This CD-ROM contains a corpus of task-oriented dialogs. These dialogs were collected as part of the TRAINS project, a project to develop a conversationally proficient planning assistant, which helps a user construct a plan to achieve some task involving the manufacturing and shipment of goods in a railroad freight system. To do this, we need to know what kinds of phenomena occur in such dialogs, and how to deal with them. To provide empirical data, we have been collecting a corpus of dialogs in this domain with a person playing the role of the system. The collection procedure was designed to make the setting as close as to human-computer interaction as possible, but was not a ``wizard'' scenario, where one person pretends to be a computer. Thus these dialogs provide a snapshot into an ideal human-computer interface that would be able to engage in fluent conversations.
Altogether, there are 98 dialogs included, collected using 20 different tasks and 34 different speakers. This amounts to six and a half hours of speech, about 5900 speaker turns, and 55000 transcribed words. The audio files, along with time-aligned word and phoneme transcriptions are in the `dialogs' subdirectory. ASCII transcripts of the dialogs are in the `transcripts' subdirectory. Also included are several technical notes in the `doc' subdirectory. One of these, trains_93_dialogs.ps, describes the task, the collection situation, transcriptions conventions, and how to use the corpus. A fourth directory, `tools', contains tools that are useful for manipulating a dialog (using WAVES). A fifth directory `sphere', contains tools for manipulating the audio files, including the utility `w_decode', for decompressing the audio files.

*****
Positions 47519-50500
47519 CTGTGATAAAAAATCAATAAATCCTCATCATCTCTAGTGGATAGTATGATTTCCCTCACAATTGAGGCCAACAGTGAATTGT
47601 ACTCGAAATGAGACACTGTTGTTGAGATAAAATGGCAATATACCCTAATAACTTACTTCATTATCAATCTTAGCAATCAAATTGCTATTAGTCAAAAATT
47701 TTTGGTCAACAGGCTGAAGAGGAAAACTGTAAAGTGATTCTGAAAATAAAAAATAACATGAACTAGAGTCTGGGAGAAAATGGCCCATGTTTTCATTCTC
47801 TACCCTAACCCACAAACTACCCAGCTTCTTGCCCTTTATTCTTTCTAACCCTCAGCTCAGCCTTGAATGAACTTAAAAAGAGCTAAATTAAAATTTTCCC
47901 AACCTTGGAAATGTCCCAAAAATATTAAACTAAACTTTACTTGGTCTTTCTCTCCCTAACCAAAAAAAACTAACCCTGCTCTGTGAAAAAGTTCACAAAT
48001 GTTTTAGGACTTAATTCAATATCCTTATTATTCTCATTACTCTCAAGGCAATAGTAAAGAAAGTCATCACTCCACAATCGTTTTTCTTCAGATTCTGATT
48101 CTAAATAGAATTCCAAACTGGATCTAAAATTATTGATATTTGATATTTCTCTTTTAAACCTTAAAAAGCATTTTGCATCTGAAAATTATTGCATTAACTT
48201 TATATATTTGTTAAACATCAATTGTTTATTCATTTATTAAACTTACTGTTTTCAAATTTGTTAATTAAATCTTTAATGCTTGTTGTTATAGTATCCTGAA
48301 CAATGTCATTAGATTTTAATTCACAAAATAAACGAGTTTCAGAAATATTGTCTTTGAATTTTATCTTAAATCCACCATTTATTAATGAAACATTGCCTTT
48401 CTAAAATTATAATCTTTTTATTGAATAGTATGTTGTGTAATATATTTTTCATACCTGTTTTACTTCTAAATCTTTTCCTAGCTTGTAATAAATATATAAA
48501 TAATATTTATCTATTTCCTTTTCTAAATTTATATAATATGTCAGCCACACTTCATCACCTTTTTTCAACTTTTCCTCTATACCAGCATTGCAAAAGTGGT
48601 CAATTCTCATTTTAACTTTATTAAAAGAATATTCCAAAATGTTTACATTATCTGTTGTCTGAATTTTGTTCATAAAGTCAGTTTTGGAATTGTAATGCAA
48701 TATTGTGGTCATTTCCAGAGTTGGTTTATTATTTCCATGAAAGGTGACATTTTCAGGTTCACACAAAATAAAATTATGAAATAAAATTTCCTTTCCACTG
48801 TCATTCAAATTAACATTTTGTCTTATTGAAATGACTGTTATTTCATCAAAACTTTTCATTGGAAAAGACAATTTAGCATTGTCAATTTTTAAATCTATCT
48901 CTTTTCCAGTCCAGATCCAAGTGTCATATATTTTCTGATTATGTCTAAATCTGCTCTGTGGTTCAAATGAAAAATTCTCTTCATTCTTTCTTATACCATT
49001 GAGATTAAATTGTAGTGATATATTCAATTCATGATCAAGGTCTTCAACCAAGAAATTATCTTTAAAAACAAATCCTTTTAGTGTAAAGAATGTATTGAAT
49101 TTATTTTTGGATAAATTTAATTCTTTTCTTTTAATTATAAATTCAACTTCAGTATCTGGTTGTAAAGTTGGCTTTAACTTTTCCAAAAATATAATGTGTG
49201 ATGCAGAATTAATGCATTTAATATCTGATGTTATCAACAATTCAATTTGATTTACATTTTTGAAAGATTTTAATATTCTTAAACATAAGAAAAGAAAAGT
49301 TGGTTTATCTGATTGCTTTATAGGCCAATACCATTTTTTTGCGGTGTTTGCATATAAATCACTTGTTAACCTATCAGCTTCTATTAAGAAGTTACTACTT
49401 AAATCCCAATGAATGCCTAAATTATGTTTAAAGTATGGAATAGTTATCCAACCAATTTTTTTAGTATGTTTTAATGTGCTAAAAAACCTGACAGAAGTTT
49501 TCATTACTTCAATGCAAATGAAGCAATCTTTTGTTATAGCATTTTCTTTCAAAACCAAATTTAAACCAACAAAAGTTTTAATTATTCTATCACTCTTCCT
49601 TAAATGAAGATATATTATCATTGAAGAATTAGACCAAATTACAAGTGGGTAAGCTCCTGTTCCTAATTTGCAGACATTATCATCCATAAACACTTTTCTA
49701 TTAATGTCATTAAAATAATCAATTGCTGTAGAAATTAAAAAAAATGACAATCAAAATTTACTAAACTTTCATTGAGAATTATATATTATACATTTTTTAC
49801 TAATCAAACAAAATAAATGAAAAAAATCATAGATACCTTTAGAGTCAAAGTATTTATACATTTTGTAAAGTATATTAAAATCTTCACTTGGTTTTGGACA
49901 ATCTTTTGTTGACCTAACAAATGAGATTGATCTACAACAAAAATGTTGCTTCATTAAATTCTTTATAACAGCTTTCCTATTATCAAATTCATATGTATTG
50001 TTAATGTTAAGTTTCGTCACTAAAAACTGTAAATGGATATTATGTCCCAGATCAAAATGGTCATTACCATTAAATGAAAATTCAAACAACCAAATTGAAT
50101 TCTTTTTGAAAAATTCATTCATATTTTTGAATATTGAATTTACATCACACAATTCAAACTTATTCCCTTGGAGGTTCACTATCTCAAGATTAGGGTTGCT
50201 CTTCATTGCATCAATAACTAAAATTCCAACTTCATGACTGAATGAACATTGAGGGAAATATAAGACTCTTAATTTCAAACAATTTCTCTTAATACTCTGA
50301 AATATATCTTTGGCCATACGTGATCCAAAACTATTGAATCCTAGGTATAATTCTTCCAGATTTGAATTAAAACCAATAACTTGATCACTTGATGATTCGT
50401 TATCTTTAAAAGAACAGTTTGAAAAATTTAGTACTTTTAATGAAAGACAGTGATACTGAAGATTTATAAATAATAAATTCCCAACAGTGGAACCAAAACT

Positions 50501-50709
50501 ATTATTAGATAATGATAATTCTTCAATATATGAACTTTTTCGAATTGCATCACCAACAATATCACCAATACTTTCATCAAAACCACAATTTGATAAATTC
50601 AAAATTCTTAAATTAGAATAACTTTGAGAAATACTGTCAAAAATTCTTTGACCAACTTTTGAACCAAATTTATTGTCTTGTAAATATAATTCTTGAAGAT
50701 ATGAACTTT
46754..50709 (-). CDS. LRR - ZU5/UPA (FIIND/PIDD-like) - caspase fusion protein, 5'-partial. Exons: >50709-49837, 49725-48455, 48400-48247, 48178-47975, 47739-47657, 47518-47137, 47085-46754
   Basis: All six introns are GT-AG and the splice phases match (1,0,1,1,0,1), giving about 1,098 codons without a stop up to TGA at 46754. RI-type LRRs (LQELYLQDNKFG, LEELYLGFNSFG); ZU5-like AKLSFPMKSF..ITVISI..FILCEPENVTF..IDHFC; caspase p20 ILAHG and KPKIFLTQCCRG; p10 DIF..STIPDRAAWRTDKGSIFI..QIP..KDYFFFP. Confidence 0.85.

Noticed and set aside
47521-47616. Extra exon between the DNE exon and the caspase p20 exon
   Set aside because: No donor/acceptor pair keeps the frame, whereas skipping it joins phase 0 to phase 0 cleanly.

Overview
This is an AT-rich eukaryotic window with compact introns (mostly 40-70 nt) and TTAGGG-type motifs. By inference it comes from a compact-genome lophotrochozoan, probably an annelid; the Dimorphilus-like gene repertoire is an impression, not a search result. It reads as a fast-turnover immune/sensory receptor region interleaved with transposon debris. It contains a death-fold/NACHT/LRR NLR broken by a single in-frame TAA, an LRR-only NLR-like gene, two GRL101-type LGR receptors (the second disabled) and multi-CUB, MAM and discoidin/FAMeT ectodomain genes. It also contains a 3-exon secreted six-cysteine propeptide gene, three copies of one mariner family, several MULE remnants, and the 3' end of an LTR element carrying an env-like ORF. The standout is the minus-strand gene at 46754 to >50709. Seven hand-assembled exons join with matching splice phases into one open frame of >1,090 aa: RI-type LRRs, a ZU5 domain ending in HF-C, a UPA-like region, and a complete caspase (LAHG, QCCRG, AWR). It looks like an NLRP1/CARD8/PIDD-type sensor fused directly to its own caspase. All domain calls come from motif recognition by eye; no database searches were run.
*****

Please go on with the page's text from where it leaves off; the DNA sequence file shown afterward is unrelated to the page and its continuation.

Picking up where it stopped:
We are planning in the future to further annotate the dialogs. These annotations will be available by anonymous ftp transfer from ftp.cs.rochester.edu in pub/packages/trains/dialogs-93. Or visit our WWW page.
A NOTE ABOUT THE CD-ROM FORMAT:
The data on this CD-ROM were developed and prepared on UNIX systems. Preparation involved the inclusion of a NIST SPHERE header at the beginning of each audio file, and compression of the audio data by means of the SPHERE utility `w_encode -t shorten'. The SPHERE utility `w_decode' must be installed and run on the audio files in order to access the audio data. (Note that this command, if run with the flag `-o pcm', will automatically write the 16-bit sample data in the byte format that is native to the machine where it is installed.)
Installing the SPHERE utilities is quite simple for most UNIX users (see sphere/readme.doc), but may be rather more difficult for others. You may address questions to Jon Fiscus at NIST firstname.lastname@example.org or to David Graff at LDC email@example.com if you run into problems.
Another bias of the UNIX-based preparation of this corpus involves the naming of directories and files. This CD-ROM has been produced using the ISO 9660 Level 1 data format with the so-called Rock Ridge Extensions to ISO 9660. The Level 1 format provides compatibility with virtually all CD-ROM devices and computer systems commonly in use; it does this in part by limiting the size and format of file names. The Rock Ridge Extensions permit the storage and use of UNIX/POSIX file names as `supplemental' information within the Level 1 directory structure, so that these less-constrained file names are accessible to UNIX users. Non-UNIX users may find that the names they see in directory listings are altered and/or truncated, relative to the descriptions given in the documentation files. In order to lessen the possible confusion, each directory on this CDROM contains a file called `namtrans.tbl' -- this file lists the original UNIX name and the altered/truncated Level 1 name for each file in the corresponding directory.
For more documentation please click here .
Funding for the corpus collection and the TRAINS project was gratefully received from NSF under Grant IRI-90-13160, and from ONR/DARPA under Grant N00014-92-J-1512.
CD-ROM production for this corpus was managed and funded by the Linguistic Data Consortium, at the University of Pennsylvania.